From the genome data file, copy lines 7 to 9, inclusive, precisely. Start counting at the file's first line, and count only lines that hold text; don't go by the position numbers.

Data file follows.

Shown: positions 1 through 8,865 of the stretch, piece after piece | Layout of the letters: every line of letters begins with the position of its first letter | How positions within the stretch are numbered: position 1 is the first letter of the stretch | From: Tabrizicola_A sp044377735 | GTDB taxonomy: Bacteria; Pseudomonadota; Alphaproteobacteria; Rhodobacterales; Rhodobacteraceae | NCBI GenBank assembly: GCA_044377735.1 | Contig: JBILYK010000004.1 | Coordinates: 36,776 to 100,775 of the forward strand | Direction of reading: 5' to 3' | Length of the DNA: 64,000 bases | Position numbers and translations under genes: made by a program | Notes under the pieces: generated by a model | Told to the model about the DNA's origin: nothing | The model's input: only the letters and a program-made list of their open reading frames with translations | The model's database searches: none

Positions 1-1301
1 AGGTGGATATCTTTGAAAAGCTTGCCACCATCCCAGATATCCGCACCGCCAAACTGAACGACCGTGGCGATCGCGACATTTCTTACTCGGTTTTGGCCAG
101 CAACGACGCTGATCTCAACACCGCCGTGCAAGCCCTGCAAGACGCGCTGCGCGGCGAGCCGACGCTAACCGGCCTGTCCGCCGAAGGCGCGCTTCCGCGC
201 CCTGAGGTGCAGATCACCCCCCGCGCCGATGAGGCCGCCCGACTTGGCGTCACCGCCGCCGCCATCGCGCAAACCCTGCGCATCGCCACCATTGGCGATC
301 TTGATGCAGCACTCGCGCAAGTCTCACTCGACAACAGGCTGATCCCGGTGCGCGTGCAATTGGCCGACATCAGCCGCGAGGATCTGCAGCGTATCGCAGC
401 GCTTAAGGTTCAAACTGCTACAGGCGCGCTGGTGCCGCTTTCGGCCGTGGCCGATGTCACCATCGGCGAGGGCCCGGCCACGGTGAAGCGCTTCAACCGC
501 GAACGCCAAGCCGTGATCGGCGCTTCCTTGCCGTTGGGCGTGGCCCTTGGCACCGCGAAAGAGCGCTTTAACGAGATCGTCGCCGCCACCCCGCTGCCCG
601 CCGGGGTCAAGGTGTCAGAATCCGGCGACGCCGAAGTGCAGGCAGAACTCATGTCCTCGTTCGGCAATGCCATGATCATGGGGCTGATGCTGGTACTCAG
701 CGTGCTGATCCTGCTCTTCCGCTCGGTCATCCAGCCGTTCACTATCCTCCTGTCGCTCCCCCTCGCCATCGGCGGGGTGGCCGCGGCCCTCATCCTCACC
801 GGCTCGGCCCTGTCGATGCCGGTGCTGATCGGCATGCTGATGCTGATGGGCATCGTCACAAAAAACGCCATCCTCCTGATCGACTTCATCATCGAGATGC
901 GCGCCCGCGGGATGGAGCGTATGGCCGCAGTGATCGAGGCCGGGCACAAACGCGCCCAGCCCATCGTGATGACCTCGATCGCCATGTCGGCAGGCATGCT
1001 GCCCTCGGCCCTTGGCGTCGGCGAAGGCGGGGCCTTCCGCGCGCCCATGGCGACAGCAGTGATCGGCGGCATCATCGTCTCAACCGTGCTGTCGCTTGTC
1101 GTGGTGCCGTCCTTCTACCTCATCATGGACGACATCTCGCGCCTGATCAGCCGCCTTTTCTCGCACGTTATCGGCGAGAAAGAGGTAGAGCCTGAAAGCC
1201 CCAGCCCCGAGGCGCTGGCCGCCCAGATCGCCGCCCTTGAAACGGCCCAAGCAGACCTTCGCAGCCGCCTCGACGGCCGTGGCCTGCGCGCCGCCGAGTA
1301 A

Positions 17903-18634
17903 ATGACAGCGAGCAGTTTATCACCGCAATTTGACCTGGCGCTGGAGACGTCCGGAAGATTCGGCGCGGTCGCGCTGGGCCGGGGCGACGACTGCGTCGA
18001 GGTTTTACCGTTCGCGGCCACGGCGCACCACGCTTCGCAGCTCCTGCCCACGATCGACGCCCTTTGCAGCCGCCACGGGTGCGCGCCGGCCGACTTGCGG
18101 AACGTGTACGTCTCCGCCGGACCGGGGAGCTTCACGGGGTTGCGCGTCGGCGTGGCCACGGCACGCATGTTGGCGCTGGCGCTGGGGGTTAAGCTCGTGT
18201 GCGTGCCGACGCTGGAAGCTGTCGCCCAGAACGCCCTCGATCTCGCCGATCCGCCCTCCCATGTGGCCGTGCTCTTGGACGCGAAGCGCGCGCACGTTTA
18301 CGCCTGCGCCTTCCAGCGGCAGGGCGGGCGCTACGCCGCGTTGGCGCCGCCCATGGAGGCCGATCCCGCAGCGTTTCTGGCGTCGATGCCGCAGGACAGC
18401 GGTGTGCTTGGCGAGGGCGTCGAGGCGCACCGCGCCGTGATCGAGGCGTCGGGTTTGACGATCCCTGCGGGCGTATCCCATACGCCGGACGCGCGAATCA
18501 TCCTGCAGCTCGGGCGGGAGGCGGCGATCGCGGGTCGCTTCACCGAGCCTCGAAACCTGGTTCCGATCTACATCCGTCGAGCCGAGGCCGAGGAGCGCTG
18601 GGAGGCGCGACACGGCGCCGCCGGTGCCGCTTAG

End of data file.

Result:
401 GCTTAAGGTTCAAACTGCTACAGGCGCGCTGGTGCCGCTTTCGGCCGTGGCCGATGTCACCATCGGCGAGGGCCCGGCCACGGTGAAGCGCTTCAACCGC
501 GAACGCCAAGCCGTGATCGGCGCTTCCTTGCCGTTGGGCGTGGCCCTTGGCACCGCGAAAGAGCGCTTTAACGAGATCGTCGCCGCCACCCCGCTGCCCG
601 CCGGGGTCAAGGTGTCAGAATCCGGCGACGCCGAAGTGCAGGCAGAACTCATGTCCTCGTTCGGCAATGCCATGATCATGGGGCTGATGCTGGTACTCAG